Manufacturing Is for Everyone: Encouraging Women to Join the Industry’s Workforce

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As the manufacturing industry moves forward, the need for skilled workers is growing rapidly. One group stepping up to fill these highly valued roles in increasing numbers is women.This long ignored talent pool is finally getting the attention they deserve and everyone stands to benefit. However, work is still needed to show the appeal of manufacturing to the dedicated and resourceful women of the world.

Education

The first step for showing the benefits that the manufacturing industry has to offer is education. Showing women from a young age that manufacturing isn’t a “boys only” industry is critical to creating a more diverse workforce. Excellent organizations like Women in Manufacturing (WiM) are already hard at work educating women around the country that a career in the industry can be as fruitful as anywhere else, with typically higher rates of job satisfaction.

Another excellent way manufacturers can help educate and eliminate the stigma of the industry is by embracing apprenticeship programs that aid in getting more women into the industry. Plenty of these programs are out there, most operate solely in their own state and are always looking for businesses to partner with to increase the range of operations. Apprenticeships and pre-apprenticeship programs are a tried and true method of manufacturing education that let those interested experience the industry in a hands-on capacity.

Tax Policies to Encourage Women’s Labor Force Participation

With manufacturers hard at work updating their recruitment strategies and workplace culture to reach a broader talent pool, there are ways the government can lend a hand. Tax reform has long been a primary of focus for manufacturers as they insist it will help alleviate burdensome over taxation which could free up capital to invest in growth. Bringing on new employees is not a small expense and creating new recruitment strategies and adjusting culture expends an incredible amount of time and money as well. However, in a recent report, written by Sara LaLumia of Williams College, she offers her input on how tax reform could play a major role in encouraging more women to join the labor force.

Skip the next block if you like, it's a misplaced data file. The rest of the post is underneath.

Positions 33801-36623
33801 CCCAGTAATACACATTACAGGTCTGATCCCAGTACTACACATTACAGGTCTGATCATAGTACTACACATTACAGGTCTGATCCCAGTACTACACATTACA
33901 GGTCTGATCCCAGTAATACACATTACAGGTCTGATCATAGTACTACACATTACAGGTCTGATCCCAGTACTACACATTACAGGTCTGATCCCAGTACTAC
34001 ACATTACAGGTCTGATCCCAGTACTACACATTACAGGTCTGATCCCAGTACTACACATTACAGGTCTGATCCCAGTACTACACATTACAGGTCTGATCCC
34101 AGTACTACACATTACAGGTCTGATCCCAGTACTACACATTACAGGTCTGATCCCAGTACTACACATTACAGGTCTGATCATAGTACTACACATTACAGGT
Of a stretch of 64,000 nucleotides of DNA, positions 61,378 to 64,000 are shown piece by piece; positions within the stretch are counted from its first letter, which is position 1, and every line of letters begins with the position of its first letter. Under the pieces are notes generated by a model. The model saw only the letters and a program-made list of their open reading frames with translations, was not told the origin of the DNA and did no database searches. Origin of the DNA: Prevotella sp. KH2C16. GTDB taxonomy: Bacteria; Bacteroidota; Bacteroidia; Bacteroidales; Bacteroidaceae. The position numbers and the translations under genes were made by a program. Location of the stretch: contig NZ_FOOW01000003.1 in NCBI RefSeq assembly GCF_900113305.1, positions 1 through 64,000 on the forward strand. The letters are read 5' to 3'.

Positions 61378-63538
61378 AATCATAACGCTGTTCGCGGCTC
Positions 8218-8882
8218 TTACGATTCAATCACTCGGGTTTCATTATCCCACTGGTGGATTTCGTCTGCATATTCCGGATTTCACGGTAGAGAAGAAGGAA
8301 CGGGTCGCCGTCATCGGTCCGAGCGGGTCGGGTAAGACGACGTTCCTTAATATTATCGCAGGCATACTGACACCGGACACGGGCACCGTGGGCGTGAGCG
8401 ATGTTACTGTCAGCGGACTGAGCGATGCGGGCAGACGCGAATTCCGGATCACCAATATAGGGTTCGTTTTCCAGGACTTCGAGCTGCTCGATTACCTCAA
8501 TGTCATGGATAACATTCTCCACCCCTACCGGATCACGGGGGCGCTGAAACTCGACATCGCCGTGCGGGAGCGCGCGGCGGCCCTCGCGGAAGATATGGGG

In this 17 page document, LaLumia takes an in-depth look at the current tax system for married women. She wants to get to the bottom of a few major issues and includes her detailed look at a new option. This heavily researched report could offer some insight into the reason more women aren’t entering the labor force and what can be done to reverse this trend. Furthermore, with tax reform making headlines, it’s more important than ever to understand and investigate different solutions for this complicated issue.

Find the full report, here.

Recruitment

The manufacturing industry must also expand and modernize its efforts in order to recruit women. While apprenticeship programs do a great job of teaching the skills necessary for a career, they are pointless without concentrated efforts to get women to join them. This requires time and effort from not only organizations dedicated to the cause, but local businesses as well. Visits to college campuses and high schools do wonders for demonstrating that the industry isn’t the dark, dirty and dangerous place the public perceives it as.

Meeting with students sometimes isn’t enough, increased attention toward meeting with parents to show that times are changing and the industry isn’t what it was when they were growing up is critical. If done successfully, this will stop any discouragement a child would receive from their parents when first becoming interested in manufacturing. One way manufacturers are reaching parents are through guided plant tours that show their facility and the many jobs available throughout the plant. These tours can even be done through organizations like the Girl Scouts to really drive home that manufacturing is for everyone.

In an industry that is in desperate need of strong and dependable workers, women are a talent pool that can no longer be ignored. Increasing education and recruitment efforts while changing federal policies are absolutely necessary to making manufacturing more appealing. Hopefully, over the coming years the current push for STEM education and efforts from organizations like WiM aid in making the industry better with this talented section of the workforce.